Contacts with Nato and Isaf resume
ISLAMABAD: A meeting of senior military officials of Pakistan, Afghanistan and coalition forces based in Afghanistan held on Wednesday for discussing border security and coordination marked the formal resumption of military contacts with the US and Nato after months of estrangement in the aftermath of Nov 26 strikes on Pakistani border posts.
“Representatives of Isaf, ANA and Pakistan Army met at Border Coordination Centre (BCC) in Torkham today under tripartite engagement format to discuss and improve various coordination measures on Pak-Afghan border,” a military
The Director General of Military Operations (DGMO), Maj-Gen Ishfaq Nadeem Ahmed, represented Pakistan at the meeting, which was technically the highest level of military interaction among the three sides since the Salala incident after which Pakistan had closed the crucial Nato supply route, evicted US personnel from Shamsi airbase, and essentially put the entire bilateral relationship on hold.
The meeting served to resume coordination at a higher level and a source pointed out that it involved directors general of military operations, who form the middle tier of the three-layered tripartite mechanism, a joint forum on military and security issues that brings together representatives from Pakistan, Afghanistan and Nato-led Isaf.
“The officers at the Torkham meeting discussed tactical level coordination and the problems they routinely confront in different areas,” the official explained.
The meeting has taken place amid signs of a thaw in Pakistan-US relations. US Centcom Commander Gen James Mattis is expected to meet Army Chief Gen Kayani some time later this month for discussing investigations into border attacks.
The date for Gen Mattis’ visit is likely to be announced once the parliament completes its review of relations with Washington.
The Parliamentary Commission on National Security that had been tasked with formulating recommendations for redefining terms of engagement with the US has completed its job. But, a joint session of parliament is yet to be convened for ratifying the recommendations.
The tripartite meeting happened hours after a drone attack in North Waziristan left 10 people dead.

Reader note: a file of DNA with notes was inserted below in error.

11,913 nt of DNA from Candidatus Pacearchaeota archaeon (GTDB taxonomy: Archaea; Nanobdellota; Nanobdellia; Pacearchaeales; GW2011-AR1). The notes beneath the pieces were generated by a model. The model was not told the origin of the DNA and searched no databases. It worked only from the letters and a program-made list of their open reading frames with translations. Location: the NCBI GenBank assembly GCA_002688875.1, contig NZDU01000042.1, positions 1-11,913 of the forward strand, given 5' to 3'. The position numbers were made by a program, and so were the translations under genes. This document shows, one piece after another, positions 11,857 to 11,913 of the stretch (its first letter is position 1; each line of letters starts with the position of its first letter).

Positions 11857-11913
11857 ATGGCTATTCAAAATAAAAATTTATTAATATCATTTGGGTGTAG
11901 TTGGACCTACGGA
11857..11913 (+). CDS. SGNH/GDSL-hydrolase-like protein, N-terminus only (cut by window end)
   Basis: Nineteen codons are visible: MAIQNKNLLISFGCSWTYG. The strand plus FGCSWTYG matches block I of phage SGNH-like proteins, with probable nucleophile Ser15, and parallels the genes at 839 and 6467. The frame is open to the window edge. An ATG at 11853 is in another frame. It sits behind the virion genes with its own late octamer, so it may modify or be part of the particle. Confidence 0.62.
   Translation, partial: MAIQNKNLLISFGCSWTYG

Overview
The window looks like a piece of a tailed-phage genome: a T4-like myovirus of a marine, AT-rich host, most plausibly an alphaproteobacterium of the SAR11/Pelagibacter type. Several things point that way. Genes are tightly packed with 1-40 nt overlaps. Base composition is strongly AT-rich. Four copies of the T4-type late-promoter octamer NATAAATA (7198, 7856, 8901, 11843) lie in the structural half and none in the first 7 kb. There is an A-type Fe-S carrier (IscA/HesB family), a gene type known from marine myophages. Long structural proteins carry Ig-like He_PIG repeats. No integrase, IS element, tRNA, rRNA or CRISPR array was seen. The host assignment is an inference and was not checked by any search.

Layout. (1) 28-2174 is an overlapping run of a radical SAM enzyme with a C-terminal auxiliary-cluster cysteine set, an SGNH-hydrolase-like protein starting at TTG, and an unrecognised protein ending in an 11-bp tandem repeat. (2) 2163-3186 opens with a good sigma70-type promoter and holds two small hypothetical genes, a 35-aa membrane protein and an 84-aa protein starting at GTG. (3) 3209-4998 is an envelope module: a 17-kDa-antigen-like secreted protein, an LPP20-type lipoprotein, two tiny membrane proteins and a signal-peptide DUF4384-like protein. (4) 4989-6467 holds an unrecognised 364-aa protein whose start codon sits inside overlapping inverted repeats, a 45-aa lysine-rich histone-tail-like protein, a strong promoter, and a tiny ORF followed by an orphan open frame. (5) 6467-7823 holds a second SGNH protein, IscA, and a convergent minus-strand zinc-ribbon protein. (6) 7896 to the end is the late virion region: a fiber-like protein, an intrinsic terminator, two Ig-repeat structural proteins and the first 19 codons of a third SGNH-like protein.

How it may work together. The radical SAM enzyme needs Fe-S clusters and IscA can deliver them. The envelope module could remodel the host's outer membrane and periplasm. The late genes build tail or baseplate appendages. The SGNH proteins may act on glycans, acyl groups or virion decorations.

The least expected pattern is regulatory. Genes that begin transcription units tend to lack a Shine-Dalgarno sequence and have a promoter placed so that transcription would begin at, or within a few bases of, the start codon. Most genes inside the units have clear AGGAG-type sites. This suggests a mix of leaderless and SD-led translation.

Drone attacks have been a contentious issue. Publicly Pakistani officials denounce it as a violation of the country’s sovereignty, but privately admit that the drone war has had tactical advantages against militants in the tribal belt.
Agencies add: The US and Pakistan disagree on who should be blamed for the deadly incident in November, which occurred in the middle of the night as American and Afghan forces were conducting operations near the border inside Afghanistan.
The Pakistani army rejected a US investigation into the Salalah post attacks that said mistakes had been made on both sides and blamed Pakistani troops for triggering the incident by shooting at coalition forces.
Islamabad said its soldiers were shooting at militants who were nowhere near the coalition troops. It blamed US forces for the incident, saying they failed to notify their Pakistani counterparts that they were conducting operations near the border.
The US has said its commanders believed some of their military operations were compromised when they have given details and locations to the Pakistanis — an example of the lack of trust between the two countries.
The US has acknowledged that efforts to determine whether there were friendly Pakistani forces in the area failed because US forces used inaccurate maps, were unaware of Pakistani border post locations and mistakenly provided the wrong location for the troops.
Pakistan has dismissed these explanations and claimed the incident was “deliberate at some level”. It refused to participate in the US investigation, claiming past probes into border incidents were biased.